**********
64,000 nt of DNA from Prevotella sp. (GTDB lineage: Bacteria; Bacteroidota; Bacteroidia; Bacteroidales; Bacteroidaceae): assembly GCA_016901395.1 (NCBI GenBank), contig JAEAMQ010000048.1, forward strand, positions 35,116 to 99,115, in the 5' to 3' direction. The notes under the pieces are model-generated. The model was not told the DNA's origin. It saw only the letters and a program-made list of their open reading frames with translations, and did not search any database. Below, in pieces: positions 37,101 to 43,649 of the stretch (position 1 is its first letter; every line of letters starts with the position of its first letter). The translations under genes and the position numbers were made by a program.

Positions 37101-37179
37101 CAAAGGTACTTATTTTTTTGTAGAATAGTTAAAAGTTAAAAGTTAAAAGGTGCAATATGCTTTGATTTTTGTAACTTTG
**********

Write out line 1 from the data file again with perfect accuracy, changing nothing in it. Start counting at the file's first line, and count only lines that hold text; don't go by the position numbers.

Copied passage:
64,000 nt of DNA from Prevotella sp. (GTDB lineage: Bacteria; Bacteroidota; Bacteroidia; Bacteroidales; Bacteroidaceae): assembly GCA_016901395.1 (NCBI GenBank), contig JAEAMQ010000048.1, forward strand, positions 35,116 to 99,115, in the 5' to 3' direction. The notes under the pieces are model-generated. The model was not told the DNA's origin. It saw only the letters and a program-made list of their open reading frames with translations, and did not search any database. Below, in pieces: positions 37,101 to 43,649 of the stretch (position 1 is its first letter; every line of letters starts with the position of its first letter). The translations under genes and the position numbers were made by a program.